09.03.2017 | News
Scientists made a surprising discovery on their mission to find better indicators for impending volcanic eruptions: it looks like tree rings may be able to predict eruptions, report the Swiss Federal Institute for Forest, Snow and Landscape Research WSL and the ETH Zurich.
Nicolas Houlié, a geophysicist at ETH Zurich, first came to know about this potential early warning system in 2001. While looking at a satellite image, he noticed a three kilometres long green line on the north-east flank of Mount Etna. The line reflects the Normalised Difference Vegetation Index (NDVI): the higher the value, the more vegetation is thriving in the area. But what made the discovery really astonishing is the fact that the volcano erupted along that exact line just one year later.
Volcanologists and dendrochronologists join forces
Dendrochronologists agree that NDVI values are connected to tree growth, and thus reflected in tree-ring width. With that in mind, geographer Ruedi Seiler, a PhD student at WSL, and dendrologist Paolo Cherubini, Head of Dendrochronology at WSL, teamed up with Nicolas Houlié four years ago to embark upon a cross-disciplinary research project funded by the Swiss National Science Foundation. Their unusual idea – namely that tree rings give information about volcanic processes prior to eruptions – has now been published in the journal Scientific Reports.
The rings formed in tree trunks during trees’ growth periods are valuable repositories of environmental information: the ring width reflects the tree’s growth conditions, which are a combination of the temperature, precipitation and nutrient conditions during a given growing season. “The ring width may also be influenced by volcanic activity on Mount Etna and in other volcanic regions,” speculates Seiler.
Short pre-eruptive phase?
Under Cherubini’s direction, the researchers conducted their initial fieldwork alongside the lava flows that ran down Mount Etna’s west flank in January 1974. This was the location where Italian researchers also spotted an anomaly on satellite images in 1973, prior to the eruption.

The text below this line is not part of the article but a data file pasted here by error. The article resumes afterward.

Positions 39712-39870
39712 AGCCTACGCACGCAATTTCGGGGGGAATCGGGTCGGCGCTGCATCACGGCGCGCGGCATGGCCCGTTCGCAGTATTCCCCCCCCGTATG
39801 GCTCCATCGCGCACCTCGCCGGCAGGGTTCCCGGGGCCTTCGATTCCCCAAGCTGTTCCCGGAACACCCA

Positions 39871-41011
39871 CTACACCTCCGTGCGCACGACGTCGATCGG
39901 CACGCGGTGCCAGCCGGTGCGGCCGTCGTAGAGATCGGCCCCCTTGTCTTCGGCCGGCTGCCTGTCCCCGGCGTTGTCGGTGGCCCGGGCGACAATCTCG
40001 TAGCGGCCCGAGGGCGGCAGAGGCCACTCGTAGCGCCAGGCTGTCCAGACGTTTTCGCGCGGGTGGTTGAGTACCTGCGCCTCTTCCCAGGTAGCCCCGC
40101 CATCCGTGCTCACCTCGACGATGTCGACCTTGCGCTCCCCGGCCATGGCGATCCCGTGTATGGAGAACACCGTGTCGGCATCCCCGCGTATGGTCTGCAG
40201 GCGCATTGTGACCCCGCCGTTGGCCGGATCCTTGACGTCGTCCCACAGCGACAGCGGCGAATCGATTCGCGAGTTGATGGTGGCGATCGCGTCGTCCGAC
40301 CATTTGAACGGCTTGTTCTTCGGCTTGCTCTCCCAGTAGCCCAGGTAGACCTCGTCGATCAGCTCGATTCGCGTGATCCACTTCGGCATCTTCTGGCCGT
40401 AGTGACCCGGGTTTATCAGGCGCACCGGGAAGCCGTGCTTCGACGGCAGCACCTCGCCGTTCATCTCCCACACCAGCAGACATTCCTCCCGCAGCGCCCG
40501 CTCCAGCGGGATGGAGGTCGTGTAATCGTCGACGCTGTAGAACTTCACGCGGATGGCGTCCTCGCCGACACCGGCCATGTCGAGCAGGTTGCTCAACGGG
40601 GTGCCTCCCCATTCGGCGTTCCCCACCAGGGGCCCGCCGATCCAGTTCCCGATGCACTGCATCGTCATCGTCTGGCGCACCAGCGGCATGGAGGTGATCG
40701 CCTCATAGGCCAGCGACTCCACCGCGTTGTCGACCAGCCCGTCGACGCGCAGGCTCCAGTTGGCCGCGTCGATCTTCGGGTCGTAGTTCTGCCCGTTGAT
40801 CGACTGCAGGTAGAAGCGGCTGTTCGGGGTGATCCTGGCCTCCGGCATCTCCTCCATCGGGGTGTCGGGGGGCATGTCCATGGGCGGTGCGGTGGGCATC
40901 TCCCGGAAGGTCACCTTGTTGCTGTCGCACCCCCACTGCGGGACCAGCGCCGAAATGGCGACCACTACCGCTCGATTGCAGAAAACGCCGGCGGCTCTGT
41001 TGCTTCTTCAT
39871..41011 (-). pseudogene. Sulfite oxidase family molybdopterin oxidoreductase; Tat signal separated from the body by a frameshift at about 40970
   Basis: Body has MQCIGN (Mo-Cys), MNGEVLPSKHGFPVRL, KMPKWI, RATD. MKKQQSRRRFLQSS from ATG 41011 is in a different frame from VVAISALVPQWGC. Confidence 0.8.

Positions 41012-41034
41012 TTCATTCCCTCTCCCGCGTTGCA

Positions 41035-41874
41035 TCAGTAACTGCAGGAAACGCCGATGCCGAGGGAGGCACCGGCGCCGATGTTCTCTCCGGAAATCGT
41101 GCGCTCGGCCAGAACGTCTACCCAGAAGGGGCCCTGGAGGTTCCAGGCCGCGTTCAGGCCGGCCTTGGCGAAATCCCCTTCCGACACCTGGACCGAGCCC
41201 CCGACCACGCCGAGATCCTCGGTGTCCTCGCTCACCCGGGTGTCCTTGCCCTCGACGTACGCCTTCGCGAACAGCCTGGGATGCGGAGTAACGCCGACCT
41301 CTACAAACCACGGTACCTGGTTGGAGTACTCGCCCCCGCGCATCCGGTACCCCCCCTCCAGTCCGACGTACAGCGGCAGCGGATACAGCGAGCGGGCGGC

Seiler took over fifty tree samples in the aim of identifying any pre-eruptive signals in the tree rings. However, the researchers found that the tree rings for summer 1973 were neither exceptionally wide nor exceptionally narrow.
“If volcanic activity does influence tree rings, then the pre-eruptive phase of the 1974 eruption can only have begun when the trees had already ceased their seasonal growth,” concludes Seiler. That said, the calculated duration of the pre-eruptive phase – which would be just a few months in this case – is actually consistent with the results of earlier geochemical and geophysical studies.
Restricted growth following an eruption
Although there were no changes to the trees’ growth before the 1974 eruption, the researchers’ article in Scientific Reports points out that the trees grew less in the two summers following the eruption than in other years. “I see great potential in this observation: we may be able to use tree rings to reliably date minor flank eruptions,” says volcanologist Houlié. This is significant because a volcano’s past behaviour can provide information about its future activities and thus contribute to improving measures to protect the population.
Thanks to real-time monitoring with GPS, seismometers and gas monitoring devices, the eruptions of the last twenty years are well documented. By contrast, volcanic eruptions occurring in the 2,000 years before that cannot be dated reliably, while the dates of even older volcanic events can be determined relatively accurately using the C14 method. Houlié is optimistic: “Tree ring data could help to close the information gap for the period stretching from 20 to 2,000 years ago.” In any case, the researchers want to continue their investigations into whether tree rings may be helpful in predicting volcanic eruptions.